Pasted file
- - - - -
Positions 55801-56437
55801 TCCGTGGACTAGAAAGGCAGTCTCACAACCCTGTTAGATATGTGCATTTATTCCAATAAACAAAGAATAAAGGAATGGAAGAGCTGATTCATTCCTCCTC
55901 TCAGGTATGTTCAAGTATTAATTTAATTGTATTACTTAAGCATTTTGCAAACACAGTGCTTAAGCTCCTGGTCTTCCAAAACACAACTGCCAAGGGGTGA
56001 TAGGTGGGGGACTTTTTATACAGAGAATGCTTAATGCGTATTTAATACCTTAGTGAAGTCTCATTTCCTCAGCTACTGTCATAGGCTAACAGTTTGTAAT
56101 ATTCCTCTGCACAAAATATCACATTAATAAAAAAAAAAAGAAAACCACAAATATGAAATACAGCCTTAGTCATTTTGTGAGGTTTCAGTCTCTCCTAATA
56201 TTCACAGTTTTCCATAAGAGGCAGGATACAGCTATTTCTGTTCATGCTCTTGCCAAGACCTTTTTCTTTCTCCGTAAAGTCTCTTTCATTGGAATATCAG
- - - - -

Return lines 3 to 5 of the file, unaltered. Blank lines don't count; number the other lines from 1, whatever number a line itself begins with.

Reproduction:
55901 TCAGGTATGTTCAAGTATTAATTTAATTGTATTACTTAAGCATTTTGCAAACACAGTGCTTAAGCTCCTGGTCTTCCAAAACACAACTGCCAAGGGGTGA
56001 TAGGTGGGGGACTTTTTATACAGAGAATGCTTAATGCGTATTTAATACCTTAGTGAAGTCTCATTTCCTCAGCTACTGTCATAGGCTAACAGTTTGTAAT
56101 ATTCCTCTGCACAAAATATCACATTAATAAAAAAAAAAAGAAAACCACAAATATGAAATACAGCCTTAGTCATTTTGTGAGGTTTCAGTCTCTCCTAATA